Mauritius is a seemingly idyllic and tranquil island oasis in a turquoise sea. Located some 2,000 km (1,243 miles) off the southeastern coast of Africa, the tiny nation boasts a diverse cultural and religious melting pot where everyone lives together in harmony.
But the shimmering façade masks a darker reality. Mauritius is riddled with drug abuse. In fact, it carries a dubious designation: The highest rate of opiate consumption of any nation in eastern Africa.
“Many youngsters, they know the types of drugs that are on the market,” says Mr. Choolun Bhojoo, Deputy Commissioner of the Mauritius Police, responsible for the southern sector of the island. “We have to try to help them from falling prey to the scourge of drugs. Fighting drugs is one of our main priorities and one of our primary policing objectives.”
Acknowledging it couldn’t wage this battle alone, the Mauritius police contacted the Foundation for a Drug-Free World after having seen its materials online and immediately understanding it was the kind of program that could make a real difference.
Upon receiving the materials from the Foundation for its The Truth About Drugs program, the department distributed them to the police training school and all the branches and units of the Mauritius force. In order to properly incorporate the books, pamphlets and videos into its drug education/fighting efforts, the officers trained on the program themselves, instantly finding it enriching, relevant, and potentially effective.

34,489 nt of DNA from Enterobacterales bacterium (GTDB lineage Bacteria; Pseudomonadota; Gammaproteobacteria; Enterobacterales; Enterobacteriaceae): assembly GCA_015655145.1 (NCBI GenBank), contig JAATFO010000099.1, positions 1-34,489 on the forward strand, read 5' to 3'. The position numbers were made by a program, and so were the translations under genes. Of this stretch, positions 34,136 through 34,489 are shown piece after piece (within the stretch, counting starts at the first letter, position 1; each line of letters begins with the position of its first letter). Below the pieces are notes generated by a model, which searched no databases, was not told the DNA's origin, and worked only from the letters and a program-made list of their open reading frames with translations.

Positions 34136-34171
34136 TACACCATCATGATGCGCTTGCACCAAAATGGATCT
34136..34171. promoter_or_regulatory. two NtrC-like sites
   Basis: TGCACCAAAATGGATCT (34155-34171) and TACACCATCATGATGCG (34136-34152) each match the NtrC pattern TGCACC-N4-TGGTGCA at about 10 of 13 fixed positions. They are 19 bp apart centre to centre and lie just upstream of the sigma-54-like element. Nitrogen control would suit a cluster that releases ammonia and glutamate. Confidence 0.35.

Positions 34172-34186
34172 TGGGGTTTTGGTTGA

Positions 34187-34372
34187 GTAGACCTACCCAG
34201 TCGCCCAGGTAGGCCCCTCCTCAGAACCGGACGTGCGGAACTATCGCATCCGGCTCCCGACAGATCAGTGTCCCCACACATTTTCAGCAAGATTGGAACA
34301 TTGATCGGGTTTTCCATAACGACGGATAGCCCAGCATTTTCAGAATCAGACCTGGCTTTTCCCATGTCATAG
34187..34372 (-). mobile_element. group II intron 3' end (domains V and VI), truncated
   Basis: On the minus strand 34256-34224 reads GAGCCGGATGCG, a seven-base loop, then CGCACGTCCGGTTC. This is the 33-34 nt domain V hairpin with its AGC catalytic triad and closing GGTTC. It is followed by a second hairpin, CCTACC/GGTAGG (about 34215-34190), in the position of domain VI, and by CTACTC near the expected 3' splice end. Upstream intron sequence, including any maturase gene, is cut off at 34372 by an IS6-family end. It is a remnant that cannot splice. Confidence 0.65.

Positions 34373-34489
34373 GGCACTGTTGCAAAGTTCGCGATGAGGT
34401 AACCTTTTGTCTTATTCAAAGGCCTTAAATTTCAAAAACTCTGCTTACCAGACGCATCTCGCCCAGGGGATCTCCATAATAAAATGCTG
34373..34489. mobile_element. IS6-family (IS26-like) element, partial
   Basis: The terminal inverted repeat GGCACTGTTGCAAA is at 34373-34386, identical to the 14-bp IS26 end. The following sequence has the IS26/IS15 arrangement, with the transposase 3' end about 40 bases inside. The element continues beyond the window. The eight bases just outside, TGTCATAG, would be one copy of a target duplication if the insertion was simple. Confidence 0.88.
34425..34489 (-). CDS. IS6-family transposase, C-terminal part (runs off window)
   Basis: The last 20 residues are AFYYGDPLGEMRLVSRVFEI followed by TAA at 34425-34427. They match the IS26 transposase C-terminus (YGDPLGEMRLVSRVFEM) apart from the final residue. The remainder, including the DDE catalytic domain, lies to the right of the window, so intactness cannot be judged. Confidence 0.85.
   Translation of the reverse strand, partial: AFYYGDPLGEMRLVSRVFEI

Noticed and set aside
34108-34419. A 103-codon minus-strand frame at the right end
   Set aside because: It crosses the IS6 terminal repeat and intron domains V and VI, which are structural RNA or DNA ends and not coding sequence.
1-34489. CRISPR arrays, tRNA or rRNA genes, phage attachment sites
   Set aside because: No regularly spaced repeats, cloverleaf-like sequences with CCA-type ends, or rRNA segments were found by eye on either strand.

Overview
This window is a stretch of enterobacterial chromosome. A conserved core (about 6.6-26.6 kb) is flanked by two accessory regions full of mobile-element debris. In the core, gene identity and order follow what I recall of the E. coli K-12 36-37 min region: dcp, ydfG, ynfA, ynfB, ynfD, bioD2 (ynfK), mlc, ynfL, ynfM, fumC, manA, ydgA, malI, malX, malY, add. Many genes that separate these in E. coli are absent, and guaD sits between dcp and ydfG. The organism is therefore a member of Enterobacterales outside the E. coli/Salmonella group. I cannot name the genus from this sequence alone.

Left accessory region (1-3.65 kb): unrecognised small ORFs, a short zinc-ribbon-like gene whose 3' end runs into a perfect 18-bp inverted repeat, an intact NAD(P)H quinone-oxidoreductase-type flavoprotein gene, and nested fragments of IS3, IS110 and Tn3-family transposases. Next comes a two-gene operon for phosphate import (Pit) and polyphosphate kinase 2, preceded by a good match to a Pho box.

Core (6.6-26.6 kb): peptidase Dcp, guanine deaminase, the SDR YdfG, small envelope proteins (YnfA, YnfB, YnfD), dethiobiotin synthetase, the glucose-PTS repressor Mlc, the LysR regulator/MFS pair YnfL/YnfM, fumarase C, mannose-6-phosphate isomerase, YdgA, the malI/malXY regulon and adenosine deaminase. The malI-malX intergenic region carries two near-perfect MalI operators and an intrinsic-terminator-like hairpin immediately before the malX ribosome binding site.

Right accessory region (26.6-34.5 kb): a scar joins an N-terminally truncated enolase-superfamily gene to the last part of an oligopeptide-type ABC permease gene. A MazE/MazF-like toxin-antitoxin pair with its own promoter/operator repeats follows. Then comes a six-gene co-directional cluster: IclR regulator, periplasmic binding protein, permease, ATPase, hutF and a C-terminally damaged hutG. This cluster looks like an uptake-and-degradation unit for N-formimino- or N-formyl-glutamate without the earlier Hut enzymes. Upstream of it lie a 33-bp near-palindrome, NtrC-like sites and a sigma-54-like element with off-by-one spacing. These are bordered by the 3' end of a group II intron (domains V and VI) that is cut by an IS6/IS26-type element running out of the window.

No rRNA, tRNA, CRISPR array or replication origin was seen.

“We launched community forums and went to schools and colleges to distribute (the materials)” says Bhojoo. “These have helped our staff and trainers to conduct these campaigns in the fight against drugs. Since our officers have become more alive and more knowledgeable with the support of the Foundation, they are now conducting their campaigns with more professionalism, with more commitment. Our campaigns have become livelier, catchier and more interesting.”
The Mauritius officers have reached more than 20,000 vulnerable young people through the program, which is now an integral part of the Mauritius department’s educational outreach. And with Deputy Commissioner Bhojoo driving the initiative forward, the future of the island’s drug fight is suddenly significantly brighter.